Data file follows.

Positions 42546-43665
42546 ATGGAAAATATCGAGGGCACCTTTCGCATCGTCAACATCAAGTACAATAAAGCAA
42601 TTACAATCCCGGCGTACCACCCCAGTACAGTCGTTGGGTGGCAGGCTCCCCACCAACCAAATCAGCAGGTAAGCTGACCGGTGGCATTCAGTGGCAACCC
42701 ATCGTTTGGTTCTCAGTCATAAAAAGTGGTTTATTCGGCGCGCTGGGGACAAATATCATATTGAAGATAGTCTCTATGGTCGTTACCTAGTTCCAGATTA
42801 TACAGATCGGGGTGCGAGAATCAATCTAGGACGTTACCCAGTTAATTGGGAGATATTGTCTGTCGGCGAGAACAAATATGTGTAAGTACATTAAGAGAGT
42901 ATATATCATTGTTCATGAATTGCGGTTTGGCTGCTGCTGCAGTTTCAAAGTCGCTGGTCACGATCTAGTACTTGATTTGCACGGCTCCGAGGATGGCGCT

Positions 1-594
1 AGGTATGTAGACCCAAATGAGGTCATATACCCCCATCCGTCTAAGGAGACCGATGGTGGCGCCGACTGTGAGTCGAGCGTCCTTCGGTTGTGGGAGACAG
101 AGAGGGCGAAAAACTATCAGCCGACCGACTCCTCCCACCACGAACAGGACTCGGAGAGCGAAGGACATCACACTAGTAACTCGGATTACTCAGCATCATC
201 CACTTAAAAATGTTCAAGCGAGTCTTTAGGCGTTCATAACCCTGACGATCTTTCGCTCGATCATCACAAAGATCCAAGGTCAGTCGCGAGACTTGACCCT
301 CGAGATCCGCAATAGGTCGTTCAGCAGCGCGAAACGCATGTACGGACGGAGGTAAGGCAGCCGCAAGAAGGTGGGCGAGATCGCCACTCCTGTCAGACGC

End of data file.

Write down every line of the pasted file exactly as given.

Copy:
Positions 42546-43665
42546 ATGGAAAATATCGAGGGCACCTTTCGCATCGTCAACATCAAGTACAATAAAGCAA
42601 TTACAATCCCGGCGTACCACCCCAGTACAGTCGTTGGGTGGCAGGCTCCCCACCAACCAAATCAGCAGGTAAGCTGACCGGTGGCATTCAGTGGCAACCC
42701 ATCGTTTGGTTCTCAGTCATAAAAAGTGGTTTATTCGGCGCGCTGGGGACAAATATCATATTGAAGATAGTCTCTATGGTCGTTACCTAGTTCCAGATTA
42801 TACAGATCGGGGTGCGAGAATCAATCTAGGACGTTACCCAGTTAATTGGGAGATATTGTCTGTCGGCGAGAACAAATATGTGTAAGTACATTAAGAGAGT
42901 ATATATCATTGTTCATGAATTGCGGTTTGGCTGCTGCTGCAGTTTCAAAGTCGCTGGTCACGATCTAGTACTTGATTTGCACGGCTCCGAGGATGGCGCT

Positions 1-594
1 AGGTATGTAGACCCAAATGAGGTCATATACCCCCATCCGTCTAAGGAGACCGATGGTGGCGCCGACTGTGAGTCGAGCGTCCTTCGGTTGTGGGAGACAG
101 AGAGGGCGAAAAACTATCAGCCGACCGACTCCTCCCACCACGAACAGGACTCGGAGAGCGAAGGACATCACACTAGTAACTCGGATTACTCAGCATCATC
201 CACTTAAAAATGTTCAAGCGAGTCTTTAGGCGTTCATAACCCTGACGATCTTTCGCTCGATCATCACAAAGATCCAAGGTCAGTCGCGAGACTTGACCCT
301 CGAGATCCGCAATAGGTCGTTCAGCAGCGCGAAACGCATGTACGGACGGAGGTAAGGCAGCCGCAAGAAGGTGGGCGAGATCGCCACTCCTGTCAGACGC